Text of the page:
Other attractions include St Maurice’s Church
(14th-16th century), the Natural Science Museum
and Doll Museum. Nearby countryside offers Banz
Monastery, the game park at Tambach Castle
and the Rodach Thermal Spa.
Among its fine architecture dating from the 14th and 15th centuries
(the Old Town dates from the early 9th century) Ingolstadt
also numbers the Neues Schloss, now home of the Bavarian
Army Museum, among its attractions. Alte Anatomie offers
more offbeat diversions, containing the German Museum of
Medical History. The town hosts a major annual international
jazz festival held during November.
In the heart of the Allgäu holiday region
to the southwest of Bavaria, Kempten is a former Celtic and Roman
settlement, the Cambodunum Archaeological Park,
with its partial reconstruction on the original site, highlights
this heritage. Two more recent buildings, the St Lorenz
Basilica and the Residenz Palace feature
notable interiors. Museums include the Allgäu Folk
Museum and the Alpine Museum.
A quite modern city, Nuremberg (Nürnberg)
has nevertheless managed to retain much of its medieval centre.
The region’s typical red sandstone forms the fabric of the
churches of St Lawrence and St Sebald.
Attractions include the Kaiserburg Imperial Castle
with its old stables today used as a youth hostel, the City
Wall (over 5km/3 miles long) with 80 watchtowers, Dürer’s
House, Museum of Toys, Fembohaus
(municipal museum), the Post and Communications Museum
(with more than 200,000 stamps), Germanic National Museum,
German Railway Museum, Town Hall,
and the Schöne Brunnen Fountain with mechanical
clock. The international toy fair and the famous Christmas Fair,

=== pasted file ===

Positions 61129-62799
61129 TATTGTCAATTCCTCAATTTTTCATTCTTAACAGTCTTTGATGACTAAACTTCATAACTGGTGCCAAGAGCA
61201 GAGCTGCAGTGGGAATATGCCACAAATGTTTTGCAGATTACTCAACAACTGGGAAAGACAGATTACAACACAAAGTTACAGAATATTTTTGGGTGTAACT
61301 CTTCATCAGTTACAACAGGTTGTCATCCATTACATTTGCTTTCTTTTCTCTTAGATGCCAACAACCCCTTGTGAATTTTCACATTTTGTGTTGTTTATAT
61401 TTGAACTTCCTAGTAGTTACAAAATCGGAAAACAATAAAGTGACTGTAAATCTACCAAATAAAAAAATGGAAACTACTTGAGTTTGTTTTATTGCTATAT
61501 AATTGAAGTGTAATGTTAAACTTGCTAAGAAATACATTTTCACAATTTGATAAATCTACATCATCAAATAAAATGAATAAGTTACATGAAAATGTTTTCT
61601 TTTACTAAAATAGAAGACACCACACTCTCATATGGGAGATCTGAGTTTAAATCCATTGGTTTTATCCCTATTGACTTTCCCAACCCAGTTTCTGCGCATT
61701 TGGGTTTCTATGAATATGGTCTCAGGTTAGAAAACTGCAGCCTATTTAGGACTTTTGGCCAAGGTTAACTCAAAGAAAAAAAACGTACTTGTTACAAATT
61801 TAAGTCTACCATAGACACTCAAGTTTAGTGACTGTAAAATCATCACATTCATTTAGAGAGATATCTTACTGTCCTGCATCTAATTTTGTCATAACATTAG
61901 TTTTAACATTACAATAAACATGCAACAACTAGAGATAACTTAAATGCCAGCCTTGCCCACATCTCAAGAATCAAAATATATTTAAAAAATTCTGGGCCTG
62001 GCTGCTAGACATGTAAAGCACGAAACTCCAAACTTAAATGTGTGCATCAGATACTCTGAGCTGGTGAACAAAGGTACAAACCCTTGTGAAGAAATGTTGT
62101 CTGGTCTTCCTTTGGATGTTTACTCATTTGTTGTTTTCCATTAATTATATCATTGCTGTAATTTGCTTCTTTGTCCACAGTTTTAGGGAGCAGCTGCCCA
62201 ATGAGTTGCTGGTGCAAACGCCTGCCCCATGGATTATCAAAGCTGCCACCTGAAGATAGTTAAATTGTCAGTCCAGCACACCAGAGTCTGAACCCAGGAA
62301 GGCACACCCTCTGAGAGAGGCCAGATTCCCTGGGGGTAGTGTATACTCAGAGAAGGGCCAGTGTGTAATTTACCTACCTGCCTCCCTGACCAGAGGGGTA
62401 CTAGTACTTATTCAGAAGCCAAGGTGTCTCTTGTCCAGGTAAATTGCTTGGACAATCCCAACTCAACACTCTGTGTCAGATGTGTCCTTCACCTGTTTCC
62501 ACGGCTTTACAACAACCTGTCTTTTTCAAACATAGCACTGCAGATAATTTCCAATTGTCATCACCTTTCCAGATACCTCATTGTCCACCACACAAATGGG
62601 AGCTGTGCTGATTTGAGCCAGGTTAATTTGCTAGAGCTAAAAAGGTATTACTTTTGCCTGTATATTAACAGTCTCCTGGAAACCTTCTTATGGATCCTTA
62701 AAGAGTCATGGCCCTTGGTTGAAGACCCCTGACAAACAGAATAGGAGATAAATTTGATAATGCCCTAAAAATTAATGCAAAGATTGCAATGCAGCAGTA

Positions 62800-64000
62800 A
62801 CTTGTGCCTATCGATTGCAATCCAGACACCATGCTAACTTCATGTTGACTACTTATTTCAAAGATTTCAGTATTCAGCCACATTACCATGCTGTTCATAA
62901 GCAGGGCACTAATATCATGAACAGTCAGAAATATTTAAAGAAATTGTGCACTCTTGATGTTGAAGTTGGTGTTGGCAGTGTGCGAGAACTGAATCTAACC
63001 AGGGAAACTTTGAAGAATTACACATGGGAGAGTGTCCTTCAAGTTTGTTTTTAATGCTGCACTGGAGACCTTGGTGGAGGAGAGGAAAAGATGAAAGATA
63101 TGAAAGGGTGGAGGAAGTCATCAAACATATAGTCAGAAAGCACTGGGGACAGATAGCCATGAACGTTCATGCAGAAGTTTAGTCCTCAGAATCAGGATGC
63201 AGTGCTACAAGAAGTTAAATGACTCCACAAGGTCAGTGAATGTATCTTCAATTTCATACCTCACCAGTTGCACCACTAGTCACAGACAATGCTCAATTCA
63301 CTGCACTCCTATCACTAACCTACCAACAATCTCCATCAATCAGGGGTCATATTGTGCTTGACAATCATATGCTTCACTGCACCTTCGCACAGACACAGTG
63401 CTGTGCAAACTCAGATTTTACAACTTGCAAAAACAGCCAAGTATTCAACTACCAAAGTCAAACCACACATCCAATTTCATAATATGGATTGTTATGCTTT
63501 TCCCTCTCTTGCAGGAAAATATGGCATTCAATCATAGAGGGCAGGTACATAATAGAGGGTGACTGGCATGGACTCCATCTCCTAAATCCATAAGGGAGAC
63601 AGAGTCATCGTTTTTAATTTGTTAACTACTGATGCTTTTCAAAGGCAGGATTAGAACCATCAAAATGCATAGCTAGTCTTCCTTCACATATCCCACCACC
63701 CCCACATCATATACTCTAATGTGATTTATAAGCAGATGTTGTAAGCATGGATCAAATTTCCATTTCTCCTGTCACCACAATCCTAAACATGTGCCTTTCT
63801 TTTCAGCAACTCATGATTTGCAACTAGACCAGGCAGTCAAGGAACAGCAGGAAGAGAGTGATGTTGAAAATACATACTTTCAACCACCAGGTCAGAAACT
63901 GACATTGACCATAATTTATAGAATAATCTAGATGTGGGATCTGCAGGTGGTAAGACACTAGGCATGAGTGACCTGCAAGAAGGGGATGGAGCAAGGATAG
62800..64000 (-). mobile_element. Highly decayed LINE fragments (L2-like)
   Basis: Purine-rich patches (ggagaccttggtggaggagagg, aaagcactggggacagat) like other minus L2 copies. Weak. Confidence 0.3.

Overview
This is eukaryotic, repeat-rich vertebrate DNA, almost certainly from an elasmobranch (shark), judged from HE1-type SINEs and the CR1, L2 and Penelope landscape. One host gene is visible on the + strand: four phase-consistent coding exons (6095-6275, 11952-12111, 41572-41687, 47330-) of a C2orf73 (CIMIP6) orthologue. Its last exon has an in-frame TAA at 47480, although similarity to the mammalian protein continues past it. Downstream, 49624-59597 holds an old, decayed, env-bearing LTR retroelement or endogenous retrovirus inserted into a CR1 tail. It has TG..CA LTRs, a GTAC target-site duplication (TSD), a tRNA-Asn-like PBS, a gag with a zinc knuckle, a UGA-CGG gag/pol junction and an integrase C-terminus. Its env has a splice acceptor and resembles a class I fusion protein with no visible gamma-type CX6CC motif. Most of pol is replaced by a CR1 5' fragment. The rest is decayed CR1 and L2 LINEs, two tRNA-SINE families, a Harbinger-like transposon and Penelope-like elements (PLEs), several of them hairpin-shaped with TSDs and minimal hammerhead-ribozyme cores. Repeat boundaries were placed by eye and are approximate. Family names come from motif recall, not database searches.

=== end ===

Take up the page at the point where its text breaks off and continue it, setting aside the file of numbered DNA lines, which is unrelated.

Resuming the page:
Christkindlmarkt, also attract many visitors.
On the Austrian border at the confluence of the Danube, Inn and
Ilz rivers, Passau’s attractions include a Baroque Cathedral,
with the world’s largest church organ, Bishop’s
Palace with Rococo staircase, Oberhaus and Niederhaus
fortresses (13th-14th centuries), and Inn Quay with Italianesque
Located about 80km (50 miles) northeast of Munich,
this city can trace its roots back to the 1st century AD. Attractions
of the old episcopal city include the Cathedral, with its famous
‘Regensburger Domspatzen’ choir, St
Emmeram’s Church, the Scottish Church, Old
Chapel, Palace Niedermünster, Porta
Praetoria (North Gate), 12th-century stone bridge (the
oldest in Germany), boat trips on the Danube, Old
Town Hall with the Imperial Chamber, Palace of the Princes
of Thurn and Taxis, and museums.
The northern Bavarian town of Würzburg, about halfway between
Frankfurt/M and Nuremberg, nestles between vineyards famous for
their Bocksbeutel (specially formed bottle). The
Festung Marienberg (fortress) offers a spectacular
view over Würzburg and its numerous spires. From the 15th-century
Old Main Bridge, with its statues of the Franconian apostles of
Lilian, Totnan and Kolonat, the Romanesque Cathedral dominates the
Attractions include the Mainfränkisches Museum,
housed in the former arsenal with examples of the work of Riemenschneider
(1460-1531), and the Marienkirche, built in AD
706 and one of the oldest churches in the country.
The Baroque Castle-Palace (Residenz), former home
of the powerful Prince Bishops, was designed by Balthasar Neumann
taking Versailles as a model, is a UNESCO World Heritage
Candlelit Mozart concerts take place during the summer in the Emperor’s
Hall and the Hofgarten. The town library
and tourist information are in the Haus zum Falken (Falcon House),
which has an impressive Rococo facade.
Many wine bars, cafes and restaurants provide relaxation and diversion.
Almost the entire city centre is a pedestrian zone, only disturbed
by the passage of trams.